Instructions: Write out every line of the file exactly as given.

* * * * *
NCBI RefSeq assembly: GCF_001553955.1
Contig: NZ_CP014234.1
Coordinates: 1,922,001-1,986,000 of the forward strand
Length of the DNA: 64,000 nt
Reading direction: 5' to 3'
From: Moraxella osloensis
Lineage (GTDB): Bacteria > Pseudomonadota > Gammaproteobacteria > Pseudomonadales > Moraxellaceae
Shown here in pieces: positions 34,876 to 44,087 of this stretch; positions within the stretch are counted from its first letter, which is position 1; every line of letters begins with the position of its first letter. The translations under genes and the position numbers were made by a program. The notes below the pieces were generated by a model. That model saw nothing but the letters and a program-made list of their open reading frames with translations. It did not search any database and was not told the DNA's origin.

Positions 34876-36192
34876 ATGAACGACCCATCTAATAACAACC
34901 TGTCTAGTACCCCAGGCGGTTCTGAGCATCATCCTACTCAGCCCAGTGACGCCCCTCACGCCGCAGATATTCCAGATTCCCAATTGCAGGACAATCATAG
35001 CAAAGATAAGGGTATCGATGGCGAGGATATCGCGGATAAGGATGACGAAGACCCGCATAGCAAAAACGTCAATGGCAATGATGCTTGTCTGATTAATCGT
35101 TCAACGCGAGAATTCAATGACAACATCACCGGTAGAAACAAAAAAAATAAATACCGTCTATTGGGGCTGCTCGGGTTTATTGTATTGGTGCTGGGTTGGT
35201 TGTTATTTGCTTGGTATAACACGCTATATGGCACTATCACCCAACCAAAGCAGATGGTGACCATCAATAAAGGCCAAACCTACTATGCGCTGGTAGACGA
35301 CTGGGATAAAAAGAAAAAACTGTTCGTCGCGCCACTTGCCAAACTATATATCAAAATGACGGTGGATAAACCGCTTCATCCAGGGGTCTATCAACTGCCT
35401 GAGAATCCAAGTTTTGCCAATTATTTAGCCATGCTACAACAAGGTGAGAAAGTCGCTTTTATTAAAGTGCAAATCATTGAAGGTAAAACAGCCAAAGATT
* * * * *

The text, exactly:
NCBI RefSeq assembly: GCF_001553955.1
Contig: NZ_CP014234.1
Coordinates: 1,922,001-1,986,000 of the forward strand
Length of the DNA: 64,000 nt
Reading direction: 5' to 3'
From: Moraxella osloensis
Lineage (GTDB): Bacteria > Pseudomonadota > Gammaproteobacteria > Pseudomonadales > Moraxellaceae
Shown here in pieces: positions 34,876 to 44,087 of this stretch; positions within the stretch are counted from its first letter, which is position 1; every line of letters begins with the position of its first letter. The translations under genes and the position numbers were made by a program. The notes below the pieces were generated by a model. That model saw nothing but the letters and a program-made list of their open reading frames with translations. It did not search any database and was not told the DNA's origin.

Positions 34876-36192
34876 ATGAACGACCCATCTAATAACAACC
34901 TGTCTAGTACCCCAGGCGGTTCTGAGCATCATCCTACTCAGCCCAGTGACGCCCCTCACGCCGCAGATATTCCAGATTCCCAATTGCAGGACAATCATAG
35001 CAAAGATAAGGGTATCGATGGCGAGGATATCGCGGATAAGGATGACGAAGACCCGCATAGCAAAAACGTCAATGGCAATGATGCTTGTCTGATTAATCGT
35101 TCAACGCGAGAATTCAATGACAACATCACCGGTAGAAACAAAAAAAATAAATACCGTCTATTGGGGCTGCTCGGGTTTATTGTATTGGTGCTGGGTTGGT
35201 TGTTATTTGCTTGGTATAACACGCTATATGGCACTATCACCCAACCAAAGCAGATGGTGACCATCAATAAAGGCCAAACCTACTATGCGCTGGTAGACGA
35301 CTGGGATAAAAAGAAAAAACTGTTCGTCGCGCCACTTGCCAAACTATATATCAAAATGACGGTGGATAAACCGCTTCATCCAGGGGTCTATCAACTGCCT
35401 GAGAATCCAAGTTTTGCCAATTATTTAGCCATGCTACAACAAGGTGAGAAAGTCGCTTTTATTAAAGTGCAAATCATTGAAGGTAAAACAGCCAAAGATT